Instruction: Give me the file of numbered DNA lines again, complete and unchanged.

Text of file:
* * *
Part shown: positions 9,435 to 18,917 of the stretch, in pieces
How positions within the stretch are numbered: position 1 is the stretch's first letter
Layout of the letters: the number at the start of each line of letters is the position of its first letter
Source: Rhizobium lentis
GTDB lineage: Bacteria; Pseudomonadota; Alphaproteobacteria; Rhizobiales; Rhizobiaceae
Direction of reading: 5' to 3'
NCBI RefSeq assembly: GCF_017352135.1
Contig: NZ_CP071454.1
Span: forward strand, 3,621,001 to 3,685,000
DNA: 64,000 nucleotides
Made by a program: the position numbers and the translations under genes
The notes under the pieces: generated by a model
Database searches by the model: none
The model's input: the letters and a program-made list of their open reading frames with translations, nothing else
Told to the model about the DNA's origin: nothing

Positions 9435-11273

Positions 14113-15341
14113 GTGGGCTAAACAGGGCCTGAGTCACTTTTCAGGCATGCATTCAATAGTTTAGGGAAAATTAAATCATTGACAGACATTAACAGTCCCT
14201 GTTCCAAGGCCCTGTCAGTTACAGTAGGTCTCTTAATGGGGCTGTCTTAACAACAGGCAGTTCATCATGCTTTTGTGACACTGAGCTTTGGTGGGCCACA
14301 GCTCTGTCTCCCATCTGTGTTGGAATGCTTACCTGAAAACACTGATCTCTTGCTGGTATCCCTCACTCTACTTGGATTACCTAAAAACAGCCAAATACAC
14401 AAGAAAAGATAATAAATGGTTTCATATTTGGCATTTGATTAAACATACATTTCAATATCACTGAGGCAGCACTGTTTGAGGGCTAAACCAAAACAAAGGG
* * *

Part shown: positions 9,435 to 18,917 of the stretch, in pieces
How positions within the stretch are numbered: position 1 is the stretch's first letter
Layout of the letters: the number at the start of each line of letters is the position of its first letter
Source: Rhizobium lentis
GTDB lineage: Bacteria; Pseudomonadota; Alphaproteobacteria; Rhizobiales; Rhizobiaceae
Direction of reading: 5' to 3'
NCBI RefSeq assembly: GCF_017352135.1
Contig: NZ_CP071454.1
Span: forward strand, 3,621,001 to 3,685,000
DNA: 64,000 nucleotides
Made by a program: the position numbers and the translations under genes
The notes under the pieces: generated by a model
Database searches by the model: none
The model's input: the letters and a program-made list of their open reading frames with translations, nothing else
Told to the model about the DNA's origin: nothing

Positions 9435-11273

Positions 14113-15341
14113 GTGGGCTAAACAGGGCCTGAGTCACTTTTCAGGCATGCATTCAATAGTTTAGGGAAAATTAAATCATTGACAGACATTAACAGTCCCT
14201 GTTCCAAGGCCCTGTCAGTTACAGTAGGTCTCTTAATGGGGCTGTCTTAACAACAGGCAGTTCATCATGCTTTTGTGACACTGAGCTTTGGTGGGCCACA
14301 GCTCTGTCTCCCATCTGTGTTGGAATGCTTACCTGAAAACACTGATCTCTTGCTGGTATCCCTCACTCTACTTGGATTACCTAAAAACAGCCAAATACAC
14401 AAGAAAAGATAATAAATGGTTTCATATTTGGCATTTGATTAAACATACATTTCAATATCACTGAGGCAGCACTGTTTGAGGGCTAAACCAAAACAAAGGG